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The Women's and Children's Hospital is located on the traditional lands for the Kaurna people, and we respect their spiritual relationship with their Country. We also acknowledge that the Kaurna people are the custodians of the Adelaide region, and that their cultural and heritage beliefs are still as important to the living Kaurna people today.

Aboriginal and Torres Strait Islander people should be aware that this website may contain images, voices and names of people who have passed away.

Get support in any way that is appropriate for you. Try to look after yourself and your needs. Take one day at a time.

  • Get support in any way that is appropriate for you.
  • Try to look after yourself and your needs.
  • Take one day at a time.
  • Be aware that everyone involved will react differently.
  • Surround yourself with family and friends, and those who will support you.
  • Share your feelings with others. Find a trusted person to talk to about your loss. Ask them for help and anything you need – friends want to do something to help.
  • Be active and exercise.
  • Eat a healthy diet and limit alcohol. The foods we eat can help us cope with stress.
  • Avoid medications such as sedatives – they can be useful for providing needed relief for short periods but should not be taken to avoid your grief entirely.
  • Resist being rushed into big decisions, such as moving or changing jobs.
  • Avoid activities you don't feel ready for if well-meaning friends try to help you 'feel better'.
  • Set goals for yourself. Consider volunteer work for a charity or develop new interests.
  • Maintain hope. You may find hope and comfort from those who have experienced a similar loss. Knowing some things that helped them, and realising that they have recovered and time does help, may give you hope that sometime in the future your grief may be less raw and painful.
  • Don't underestimate the healing effects of small pleasures as you are ready. Sunsets, a walk in the bush, a favourite food – these are all small steps toward regaining your pleasure in life itself.
  • Give yourself permission to 'slip back'. Sometimes, after a period of feeling good, people find themselves back in the old feelings of extreme sadness, despair or anger. This is often the nature of grief, up and down, and it may happen over and over for a time. It happens because, as humans, we cannot take in all of the pain and the meaning of death at once. So we let it in a little at a time.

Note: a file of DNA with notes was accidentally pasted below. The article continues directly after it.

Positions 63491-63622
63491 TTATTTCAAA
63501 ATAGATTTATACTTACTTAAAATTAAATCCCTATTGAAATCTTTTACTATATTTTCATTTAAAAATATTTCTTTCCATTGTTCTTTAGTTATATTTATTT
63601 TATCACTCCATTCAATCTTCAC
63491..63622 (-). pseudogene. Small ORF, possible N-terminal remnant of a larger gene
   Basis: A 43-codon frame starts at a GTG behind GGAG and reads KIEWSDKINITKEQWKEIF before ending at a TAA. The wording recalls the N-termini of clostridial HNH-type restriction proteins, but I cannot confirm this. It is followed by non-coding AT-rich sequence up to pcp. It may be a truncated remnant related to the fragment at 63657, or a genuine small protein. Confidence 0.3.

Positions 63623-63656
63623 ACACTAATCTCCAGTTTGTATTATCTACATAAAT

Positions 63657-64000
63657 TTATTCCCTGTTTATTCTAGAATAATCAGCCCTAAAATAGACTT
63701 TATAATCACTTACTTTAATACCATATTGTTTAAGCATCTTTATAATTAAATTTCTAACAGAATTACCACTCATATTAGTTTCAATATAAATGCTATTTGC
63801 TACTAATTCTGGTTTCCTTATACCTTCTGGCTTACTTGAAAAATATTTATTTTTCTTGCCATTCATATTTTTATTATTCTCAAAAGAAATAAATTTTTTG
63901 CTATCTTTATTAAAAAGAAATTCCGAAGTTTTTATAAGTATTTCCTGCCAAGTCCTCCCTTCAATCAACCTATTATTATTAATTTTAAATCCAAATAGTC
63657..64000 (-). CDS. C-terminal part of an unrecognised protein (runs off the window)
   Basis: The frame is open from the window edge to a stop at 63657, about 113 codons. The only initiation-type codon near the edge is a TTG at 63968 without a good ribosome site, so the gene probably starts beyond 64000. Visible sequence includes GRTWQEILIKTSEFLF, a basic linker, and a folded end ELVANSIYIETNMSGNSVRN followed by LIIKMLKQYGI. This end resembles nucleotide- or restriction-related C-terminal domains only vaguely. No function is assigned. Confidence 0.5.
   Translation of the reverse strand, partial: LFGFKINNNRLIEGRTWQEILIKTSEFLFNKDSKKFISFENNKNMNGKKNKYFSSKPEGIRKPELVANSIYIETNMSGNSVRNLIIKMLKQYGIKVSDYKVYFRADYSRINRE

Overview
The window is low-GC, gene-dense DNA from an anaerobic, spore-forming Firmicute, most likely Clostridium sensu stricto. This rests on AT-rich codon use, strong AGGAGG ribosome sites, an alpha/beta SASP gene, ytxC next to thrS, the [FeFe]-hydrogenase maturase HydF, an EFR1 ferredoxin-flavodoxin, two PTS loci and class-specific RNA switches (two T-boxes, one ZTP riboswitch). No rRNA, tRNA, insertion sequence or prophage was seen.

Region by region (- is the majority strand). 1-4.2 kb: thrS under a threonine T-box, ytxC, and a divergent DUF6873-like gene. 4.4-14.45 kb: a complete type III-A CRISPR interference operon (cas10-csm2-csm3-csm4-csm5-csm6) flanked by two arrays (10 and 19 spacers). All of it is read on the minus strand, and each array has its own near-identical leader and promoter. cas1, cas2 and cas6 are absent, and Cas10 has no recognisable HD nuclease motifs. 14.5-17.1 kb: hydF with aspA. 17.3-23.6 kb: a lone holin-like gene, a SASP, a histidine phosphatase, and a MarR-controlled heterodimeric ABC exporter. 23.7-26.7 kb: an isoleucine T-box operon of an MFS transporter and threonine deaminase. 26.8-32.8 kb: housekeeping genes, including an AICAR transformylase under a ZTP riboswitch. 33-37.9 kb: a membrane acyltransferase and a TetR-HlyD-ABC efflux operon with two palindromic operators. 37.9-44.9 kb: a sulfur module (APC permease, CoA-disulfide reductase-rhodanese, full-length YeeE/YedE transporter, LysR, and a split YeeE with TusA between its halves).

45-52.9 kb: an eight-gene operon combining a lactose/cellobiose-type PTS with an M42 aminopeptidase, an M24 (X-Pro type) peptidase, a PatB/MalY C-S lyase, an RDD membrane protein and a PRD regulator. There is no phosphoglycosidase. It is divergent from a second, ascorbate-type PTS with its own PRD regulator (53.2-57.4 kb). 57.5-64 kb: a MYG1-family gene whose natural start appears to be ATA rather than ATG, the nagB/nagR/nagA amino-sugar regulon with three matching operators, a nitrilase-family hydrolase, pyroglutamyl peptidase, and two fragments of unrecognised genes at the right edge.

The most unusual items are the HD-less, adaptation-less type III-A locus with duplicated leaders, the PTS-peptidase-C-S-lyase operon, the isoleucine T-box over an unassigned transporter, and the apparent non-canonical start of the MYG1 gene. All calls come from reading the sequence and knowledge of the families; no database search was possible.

• There is no time limit for grieving.
  • Seek professional support at any time.
  • Be aware that friends and family may not know how to comfort you. Knowing what you expect from others may help you to communicate what you need more clearly.1

1 Adapted from: Journeys: Palliative care for children and teenagers, version 2, Eds. Fleming, S. Coombs, S. and Phillips, M., Palliative Care Australia, 2010.

Myths and facts about grief

MYTH: The pain will go away faster if you ignore it

Fact: Trying to ignore your pain or keep it from surfacing will only make it worse in the long term. For real healing it is necessary to face your grief and actively deal with it.

MYTH: It’s important to “be strong” in the face of loss

Fact: Feeling sad, frightened, or lonely is a normal reaction to loss. Crying doesn’t mean you are weak. You don’t need to ‘protect’ your family or friends by putting on a brave front. Showing your true feelings can help them and you.

MYTH: If you don’t cry, it means you aren’t sorry about the loss

Fact: Crying is a normal response to sadness, but it’s not the only one. Those who don’t cry may feel the pain just as deeply as others. They may simply have other ways of showing it.

MYTH: Grief should last about a year

Fact: There is no right or wrong time frame for grieving. How long it takes differs from person to person.